shreya [2 of 2]

I have been called too skinny. Which can be just as annoying as ‘too fat’ especially when it’s paired with comments suggesting I looked malnourished. I suppose I used to care a lot about my teeth when I was quite young, and also dancing ruined my feet – painful shoes, filled with blood, destroyed my toes all for the sake of managing a great pirouette.

Like many others, I’ve aspired to look like the photoshopped women you see in the media, simply because of the general admiration of certain beauty ideals which get hurled into our psyches from a young age. There’s no harm in these aspirations, until it becomes a weapon you use to hurt yourself with. I don’t like calling anyone, particularly women, who pay attention to their looks, vain. I just don’t think comparisons and the resulting low self esteem are particularly healthy, or a good use of one’s time.

If I had some advice, I would probably say that regardless of where you’re from, what colour your skin is, or what your build is, these physical factors are not standards by which anyone should judge you, least of all yourself. The moment you think someone does, or you see yourself doing it, ask yourself to what effect and why. If the reasons hurt you, or seem unfounded or incorrect, or unfair, then ignore them. It is not worth your time.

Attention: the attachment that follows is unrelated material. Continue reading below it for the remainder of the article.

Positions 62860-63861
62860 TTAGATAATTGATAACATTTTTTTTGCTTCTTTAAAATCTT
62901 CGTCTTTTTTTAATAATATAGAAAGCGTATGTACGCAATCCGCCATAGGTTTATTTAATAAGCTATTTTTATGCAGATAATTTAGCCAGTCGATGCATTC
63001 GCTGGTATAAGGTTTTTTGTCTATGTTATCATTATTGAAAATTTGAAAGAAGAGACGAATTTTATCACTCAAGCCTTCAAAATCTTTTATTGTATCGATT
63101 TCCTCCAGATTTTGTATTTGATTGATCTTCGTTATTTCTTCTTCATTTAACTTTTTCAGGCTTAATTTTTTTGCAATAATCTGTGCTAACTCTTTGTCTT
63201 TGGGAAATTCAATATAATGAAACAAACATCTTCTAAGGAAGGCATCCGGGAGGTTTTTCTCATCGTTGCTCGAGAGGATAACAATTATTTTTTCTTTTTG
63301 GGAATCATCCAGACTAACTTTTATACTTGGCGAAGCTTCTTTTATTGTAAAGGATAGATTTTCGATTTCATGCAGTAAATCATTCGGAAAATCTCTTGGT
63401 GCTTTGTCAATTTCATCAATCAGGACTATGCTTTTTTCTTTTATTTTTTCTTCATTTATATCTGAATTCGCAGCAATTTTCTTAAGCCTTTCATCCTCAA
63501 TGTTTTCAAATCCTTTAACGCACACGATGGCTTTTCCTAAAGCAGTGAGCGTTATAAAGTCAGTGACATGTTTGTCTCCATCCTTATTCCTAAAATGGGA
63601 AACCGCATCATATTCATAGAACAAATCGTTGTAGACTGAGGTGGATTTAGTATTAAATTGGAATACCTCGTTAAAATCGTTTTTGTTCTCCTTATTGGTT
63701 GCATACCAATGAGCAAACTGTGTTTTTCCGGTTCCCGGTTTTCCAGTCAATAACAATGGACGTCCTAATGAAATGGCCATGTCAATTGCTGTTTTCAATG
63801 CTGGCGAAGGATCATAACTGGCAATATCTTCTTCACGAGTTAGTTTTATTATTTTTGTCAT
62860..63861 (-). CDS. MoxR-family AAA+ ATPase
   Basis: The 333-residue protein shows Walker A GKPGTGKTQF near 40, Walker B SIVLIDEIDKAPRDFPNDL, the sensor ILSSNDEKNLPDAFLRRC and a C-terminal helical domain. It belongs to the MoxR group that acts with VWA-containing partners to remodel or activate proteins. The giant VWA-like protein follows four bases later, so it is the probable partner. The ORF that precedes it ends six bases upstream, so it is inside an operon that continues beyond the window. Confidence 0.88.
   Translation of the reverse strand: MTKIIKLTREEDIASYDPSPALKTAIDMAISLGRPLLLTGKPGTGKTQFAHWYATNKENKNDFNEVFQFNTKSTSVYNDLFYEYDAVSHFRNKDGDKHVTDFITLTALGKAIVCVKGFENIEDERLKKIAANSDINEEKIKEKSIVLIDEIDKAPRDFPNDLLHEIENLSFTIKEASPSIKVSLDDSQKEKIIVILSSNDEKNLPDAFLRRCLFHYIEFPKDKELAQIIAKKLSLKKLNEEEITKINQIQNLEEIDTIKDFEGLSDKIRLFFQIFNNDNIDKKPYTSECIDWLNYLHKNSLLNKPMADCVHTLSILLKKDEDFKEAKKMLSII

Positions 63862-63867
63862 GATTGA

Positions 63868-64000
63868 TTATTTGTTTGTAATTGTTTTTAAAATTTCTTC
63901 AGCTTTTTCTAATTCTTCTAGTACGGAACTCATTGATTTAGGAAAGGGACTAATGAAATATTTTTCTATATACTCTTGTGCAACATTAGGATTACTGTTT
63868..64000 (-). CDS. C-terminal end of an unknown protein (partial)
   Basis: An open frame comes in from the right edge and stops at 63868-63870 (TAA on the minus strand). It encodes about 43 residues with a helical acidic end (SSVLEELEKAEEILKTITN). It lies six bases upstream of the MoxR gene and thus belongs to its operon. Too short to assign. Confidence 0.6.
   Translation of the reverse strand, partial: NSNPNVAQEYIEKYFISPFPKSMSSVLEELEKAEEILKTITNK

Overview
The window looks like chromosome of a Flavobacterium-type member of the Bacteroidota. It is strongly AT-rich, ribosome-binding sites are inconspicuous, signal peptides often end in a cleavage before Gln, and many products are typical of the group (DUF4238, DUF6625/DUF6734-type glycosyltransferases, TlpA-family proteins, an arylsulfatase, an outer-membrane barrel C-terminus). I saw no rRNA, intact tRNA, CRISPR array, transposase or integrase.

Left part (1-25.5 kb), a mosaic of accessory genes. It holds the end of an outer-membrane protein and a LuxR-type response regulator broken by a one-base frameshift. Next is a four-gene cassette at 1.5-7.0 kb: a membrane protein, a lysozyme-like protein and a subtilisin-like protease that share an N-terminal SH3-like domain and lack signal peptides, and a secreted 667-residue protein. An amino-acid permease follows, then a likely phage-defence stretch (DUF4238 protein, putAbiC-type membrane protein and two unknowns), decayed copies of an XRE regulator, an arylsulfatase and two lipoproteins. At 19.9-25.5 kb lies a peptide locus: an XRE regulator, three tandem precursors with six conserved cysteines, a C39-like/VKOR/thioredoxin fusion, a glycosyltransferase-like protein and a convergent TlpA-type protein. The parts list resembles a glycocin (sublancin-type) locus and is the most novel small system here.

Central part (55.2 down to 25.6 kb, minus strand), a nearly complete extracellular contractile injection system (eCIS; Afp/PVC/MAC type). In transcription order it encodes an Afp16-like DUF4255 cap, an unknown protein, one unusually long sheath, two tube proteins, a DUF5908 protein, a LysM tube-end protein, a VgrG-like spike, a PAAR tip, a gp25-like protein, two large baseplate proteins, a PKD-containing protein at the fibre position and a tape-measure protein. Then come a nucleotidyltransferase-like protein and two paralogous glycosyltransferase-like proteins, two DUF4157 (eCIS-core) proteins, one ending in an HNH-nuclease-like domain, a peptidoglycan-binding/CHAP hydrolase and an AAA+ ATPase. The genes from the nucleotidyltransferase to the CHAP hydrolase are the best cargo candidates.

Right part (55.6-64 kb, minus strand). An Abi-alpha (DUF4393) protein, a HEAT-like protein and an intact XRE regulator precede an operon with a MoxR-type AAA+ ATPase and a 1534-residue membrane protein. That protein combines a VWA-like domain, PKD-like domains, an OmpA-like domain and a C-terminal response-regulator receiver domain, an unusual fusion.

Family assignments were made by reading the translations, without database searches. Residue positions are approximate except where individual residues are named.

Do what is right for you, but actually do it. You’re gonna have to live your life in that body of yours, so you can choose to live it hating it, loving it, ignoring it, destroying it, nourishing it, so on and on and on. Self acceptance takes a long, long, long time, and self hatred takes less than a minute. Why choose the easier option?


Shreya Tanisha, 22, is a recent graduate of The University of Edinburgh and previously studied at the University of Arts London and Architectural Association School of Architecture. She’s lived in over seven different countries, and can confidently identify as a third culture kid, despite having a strong passion and interest in Indian society, where she was born and currently lives. She believes in art for social change.

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